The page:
April 27th, 2010 at 8:13 am
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Balancing Staying at Home Eldercare Days

by Isabel Fawcett, SPHR

Some carers describe it as boring.  Others view it as “babysitting.”  Nearly 2 years into my decision to become a full-time stay-at-home carer to my beloved 85 year old mother, I can honestly state that I am neither bored nor am I a babysitter to my mother.

In fact, I often get to wondering where time has gone.  Could it be that I am actually having having fun?  Everyone claims that time flies when one is having fun, after all.  In my first 3 months as a full-time stay-at-home carer, much of my daytime hours were spent totally exhausted on my sofa. On my sofa, I perceived myself to be enjoying leisurely conversations and visits with Mom.

In her infinite wisdom, Mom saw otherwise.  She opened my eyes to the fact that I would often nod off in the midst of our conversations.  Interestingly, though, my exhaustion came from years of a demanding professional career with long hours, not from my new unpaid full-time family caregiver status.  If I accomplished anything consistently in my first 3 months, it was timely food preparation and service, clockwork doctors’ appointments for Mom, improved coordination and communication with Mom’s treating physicians, assisting her with organizing and timely administering her prescriptions, and testing her blood glucose at regular intervals throughout the day.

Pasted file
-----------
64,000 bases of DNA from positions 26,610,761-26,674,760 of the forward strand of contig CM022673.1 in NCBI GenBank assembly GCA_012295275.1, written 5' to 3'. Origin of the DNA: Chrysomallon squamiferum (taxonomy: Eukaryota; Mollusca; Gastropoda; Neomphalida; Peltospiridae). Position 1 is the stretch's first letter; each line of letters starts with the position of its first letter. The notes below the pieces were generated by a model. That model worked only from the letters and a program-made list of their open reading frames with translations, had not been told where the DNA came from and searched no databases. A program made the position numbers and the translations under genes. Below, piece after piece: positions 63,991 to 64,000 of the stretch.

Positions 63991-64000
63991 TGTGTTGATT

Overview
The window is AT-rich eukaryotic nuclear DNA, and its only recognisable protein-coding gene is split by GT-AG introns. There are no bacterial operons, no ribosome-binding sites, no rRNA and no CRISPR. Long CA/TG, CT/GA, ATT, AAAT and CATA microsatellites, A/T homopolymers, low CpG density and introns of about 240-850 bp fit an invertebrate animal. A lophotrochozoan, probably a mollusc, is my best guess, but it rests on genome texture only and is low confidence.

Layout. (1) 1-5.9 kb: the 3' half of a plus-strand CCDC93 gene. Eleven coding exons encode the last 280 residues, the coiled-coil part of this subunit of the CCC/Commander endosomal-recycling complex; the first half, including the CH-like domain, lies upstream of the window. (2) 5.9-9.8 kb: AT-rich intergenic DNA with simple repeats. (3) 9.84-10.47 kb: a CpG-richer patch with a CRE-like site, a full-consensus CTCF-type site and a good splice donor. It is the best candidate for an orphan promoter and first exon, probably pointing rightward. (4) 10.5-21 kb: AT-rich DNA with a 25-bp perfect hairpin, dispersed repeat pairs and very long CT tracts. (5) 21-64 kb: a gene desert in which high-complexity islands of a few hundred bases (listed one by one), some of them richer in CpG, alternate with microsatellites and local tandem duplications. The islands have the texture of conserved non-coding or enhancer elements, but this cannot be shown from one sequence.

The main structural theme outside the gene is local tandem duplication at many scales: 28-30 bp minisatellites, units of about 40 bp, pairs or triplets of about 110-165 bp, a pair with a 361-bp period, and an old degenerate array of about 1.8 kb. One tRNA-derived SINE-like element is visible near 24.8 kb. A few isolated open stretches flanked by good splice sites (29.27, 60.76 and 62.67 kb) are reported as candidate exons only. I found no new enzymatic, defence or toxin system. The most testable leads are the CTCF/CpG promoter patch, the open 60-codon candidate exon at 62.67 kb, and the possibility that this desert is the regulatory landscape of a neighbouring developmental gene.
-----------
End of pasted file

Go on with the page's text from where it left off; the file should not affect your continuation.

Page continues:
The neatest thing was that Mom no longer stayed at home alone all day.  She no longer felt a need to read the fine print in junk mail.  We enjoyed daily leisurely drives out, breakfast and brunch picnics in the park, and a little bit of this and that. We talked and laughed more.

Mom has always enjoyed keeping a clean kitchen.  Far be it from me to have prevented her from keeping my kitchen clean after I had cooked and served our meals and done the honors of her blood glucose testing.  After my first 3 months of adapting to being a full-time caregiver, I ditched my sofa naps in favor of getting a handle on Mom’s preferences, daily routines, eating habits and blood glucose.

That is when my new role as “caregiver police”  was born.  It works.  If you don’t believe me, just ask Mom, or any one of her skilled doctors.  We’re all partners in eldercare.  I’m unpaid.  Mom’s doctors are underpaid.  Mom, on the other hand, never allows a single day to go by without thanking God for being alive.  Neither do I.

“No man on his deathbed ever said he wished he had spent more time at work.”  Neither will I.  Like many other carers have expressed, I will, one day, wish my mother and Dad were still alive, however.  By then, I will have no care regrets.

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